And the untouched wilderness…
A national awareness of Maine’s striking landscape was raised in large part by the Hudson River School artists. Thomas Cole, Frederic Church and Thomas Doughty were among the first nationally-known painters to capture Maine’s natural beauty.
At the time, New York was the unrivaled center of art in America, and the Hudson River painters were celebrities. Their paintings were travelogues for a nation hungry to learn about the vast, untamed wildernesses in their own country. It is no coincidence that they painted concurrently with our westward expansion and the first movements toward a national park system.
And the ocean breezes…
They established a tradition of urban artists finding inspiration in Maine. Born in Boston, trained and established in New York, Winslow Homer reached his artistic maturity in Maine. Many other painters have followed his lead, including George Bellows, Rockwell Kent, Edward Hopper, and Rackstraw Downes.
And the power and motion of the sea.

What impulse drove them to Maine? In part it was a desire to escape market-driven and competitive New York. It was also a response to the clear bright light, the bracing breezes, the constant motion of the sea, the sighing winds and the bending pines.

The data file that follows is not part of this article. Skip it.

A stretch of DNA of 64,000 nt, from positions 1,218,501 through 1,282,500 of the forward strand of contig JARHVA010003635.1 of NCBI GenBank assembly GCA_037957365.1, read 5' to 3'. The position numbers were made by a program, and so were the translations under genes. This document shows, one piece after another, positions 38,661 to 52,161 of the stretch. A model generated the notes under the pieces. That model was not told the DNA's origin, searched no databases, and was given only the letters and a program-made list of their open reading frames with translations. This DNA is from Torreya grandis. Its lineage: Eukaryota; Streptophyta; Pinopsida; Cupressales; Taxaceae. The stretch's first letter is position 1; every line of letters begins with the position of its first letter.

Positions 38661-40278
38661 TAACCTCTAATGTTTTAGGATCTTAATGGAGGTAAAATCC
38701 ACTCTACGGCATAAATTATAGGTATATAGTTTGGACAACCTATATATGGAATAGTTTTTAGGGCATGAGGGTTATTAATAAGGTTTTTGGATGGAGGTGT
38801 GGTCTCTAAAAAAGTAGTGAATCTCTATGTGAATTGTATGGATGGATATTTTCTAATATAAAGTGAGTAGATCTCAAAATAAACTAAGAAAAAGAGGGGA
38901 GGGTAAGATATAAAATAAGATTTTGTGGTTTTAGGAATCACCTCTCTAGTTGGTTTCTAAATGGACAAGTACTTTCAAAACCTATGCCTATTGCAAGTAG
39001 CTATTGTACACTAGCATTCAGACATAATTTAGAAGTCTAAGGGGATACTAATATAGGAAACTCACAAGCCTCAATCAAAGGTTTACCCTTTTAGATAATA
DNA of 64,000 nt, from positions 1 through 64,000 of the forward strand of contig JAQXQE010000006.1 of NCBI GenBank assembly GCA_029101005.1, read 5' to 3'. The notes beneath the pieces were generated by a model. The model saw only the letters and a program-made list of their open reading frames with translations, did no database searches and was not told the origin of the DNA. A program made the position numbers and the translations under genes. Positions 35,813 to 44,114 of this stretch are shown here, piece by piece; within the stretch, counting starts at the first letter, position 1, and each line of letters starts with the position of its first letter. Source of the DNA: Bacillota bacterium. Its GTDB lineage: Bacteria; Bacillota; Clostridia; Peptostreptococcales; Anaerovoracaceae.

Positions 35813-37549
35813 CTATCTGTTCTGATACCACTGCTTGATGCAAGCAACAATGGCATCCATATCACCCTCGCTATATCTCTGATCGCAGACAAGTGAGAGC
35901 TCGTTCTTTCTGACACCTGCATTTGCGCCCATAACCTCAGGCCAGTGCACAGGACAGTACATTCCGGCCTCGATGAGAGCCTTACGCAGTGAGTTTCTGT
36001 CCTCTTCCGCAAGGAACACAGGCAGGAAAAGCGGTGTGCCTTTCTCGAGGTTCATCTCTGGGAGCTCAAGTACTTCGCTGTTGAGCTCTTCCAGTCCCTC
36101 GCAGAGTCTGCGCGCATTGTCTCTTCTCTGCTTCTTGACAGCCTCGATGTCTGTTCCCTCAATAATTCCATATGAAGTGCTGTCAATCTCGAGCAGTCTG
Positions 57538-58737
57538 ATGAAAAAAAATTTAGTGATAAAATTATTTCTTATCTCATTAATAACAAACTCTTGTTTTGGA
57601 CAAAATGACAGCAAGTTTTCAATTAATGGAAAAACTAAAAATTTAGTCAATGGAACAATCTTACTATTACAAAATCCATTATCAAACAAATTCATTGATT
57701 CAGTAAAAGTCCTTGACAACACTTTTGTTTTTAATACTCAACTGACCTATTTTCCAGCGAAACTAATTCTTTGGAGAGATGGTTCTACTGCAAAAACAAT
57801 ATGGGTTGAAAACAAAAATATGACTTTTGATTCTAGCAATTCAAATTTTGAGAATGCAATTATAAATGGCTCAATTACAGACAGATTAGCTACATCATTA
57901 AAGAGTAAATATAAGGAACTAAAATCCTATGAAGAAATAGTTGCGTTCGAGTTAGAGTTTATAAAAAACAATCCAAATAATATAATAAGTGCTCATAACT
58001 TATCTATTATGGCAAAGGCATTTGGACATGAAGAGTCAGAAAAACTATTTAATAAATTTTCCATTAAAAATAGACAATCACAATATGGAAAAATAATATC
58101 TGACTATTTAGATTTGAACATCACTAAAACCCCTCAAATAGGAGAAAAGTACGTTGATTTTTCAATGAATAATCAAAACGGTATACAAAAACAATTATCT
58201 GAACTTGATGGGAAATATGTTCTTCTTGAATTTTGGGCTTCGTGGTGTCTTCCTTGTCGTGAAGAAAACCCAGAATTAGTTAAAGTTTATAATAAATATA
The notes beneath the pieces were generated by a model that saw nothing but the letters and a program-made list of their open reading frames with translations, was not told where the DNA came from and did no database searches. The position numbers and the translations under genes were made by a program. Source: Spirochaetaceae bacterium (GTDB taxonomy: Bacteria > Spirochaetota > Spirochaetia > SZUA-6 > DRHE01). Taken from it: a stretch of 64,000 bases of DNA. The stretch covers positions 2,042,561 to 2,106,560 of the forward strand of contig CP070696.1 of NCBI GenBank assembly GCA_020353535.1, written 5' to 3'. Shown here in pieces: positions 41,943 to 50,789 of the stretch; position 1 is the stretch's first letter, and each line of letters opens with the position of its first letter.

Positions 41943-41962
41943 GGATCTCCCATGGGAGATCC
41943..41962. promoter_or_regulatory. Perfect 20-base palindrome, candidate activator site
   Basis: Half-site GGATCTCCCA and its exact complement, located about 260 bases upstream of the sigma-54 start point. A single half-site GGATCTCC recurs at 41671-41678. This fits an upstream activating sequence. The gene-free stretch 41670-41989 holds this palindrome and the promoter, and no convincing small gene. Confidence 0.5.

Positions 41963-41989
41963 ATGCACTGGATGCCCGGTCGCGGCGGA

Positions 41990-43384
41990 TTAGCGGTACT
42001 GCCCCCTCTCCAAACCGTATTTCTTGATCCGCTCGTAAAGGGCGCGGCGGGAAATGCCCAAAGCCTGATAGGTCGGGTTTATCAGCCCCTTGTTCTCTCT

A storm sky forming over Mt. Desert Narrows.
Let me know if you’re interested in painting with me on the Schoodic Peninsula in beautiful Acadia National Park in 2015 or Rochester at any time. Click here for more information on my Maine workshops! Download a brochure here.

Untouched Eden

Rocks at Kaaterskill Falls, 10X8, oil, by little ol’ me.
I am going to leave it to my friends to argue about whether Kaaterskill Falls—at 260 feet—is the highest waterfall in New York, but it’s certainly a contender. And no busloads of tourists are going to roar by and disgorge occupants for 15-minutes visits, either, since you have to bushwack up the side of a mountain to get to the cascade’s base.
The trail is typical for New York parks. Not developed, but safe enough.
Nevertheless, it’s a pilgrimage site for anyone interested in the Hudson River painters, for it is an iconic image for them, defining wilderness to the romantic 19th century mind. And not just painters got in on the act. William Cullen Bryant wrote an ode to the waterfall that ends in youthful death.

MIDST greens and shades the Catterskill leaps,
From cliffs where the wood-flower clings;
All summer he moistens his verdant steeps
With the sweet light spray of the mountain springs;
And he shakes the woods on the mountain side,
When they drip with the rains of autumn tide…

Not the smartest footwear.
The last time I hiked in sports sandals (on the T Lake Trail in Piseco, NY) I sprained my ankle, so I was loathe to climb without proper footwear. Jamie Williams Grossman loaned me a hiking pole, however, and  I gingerly set out after my fellow painters.
Kaaterskill Falls, 10X8, oil, by little ol’ me.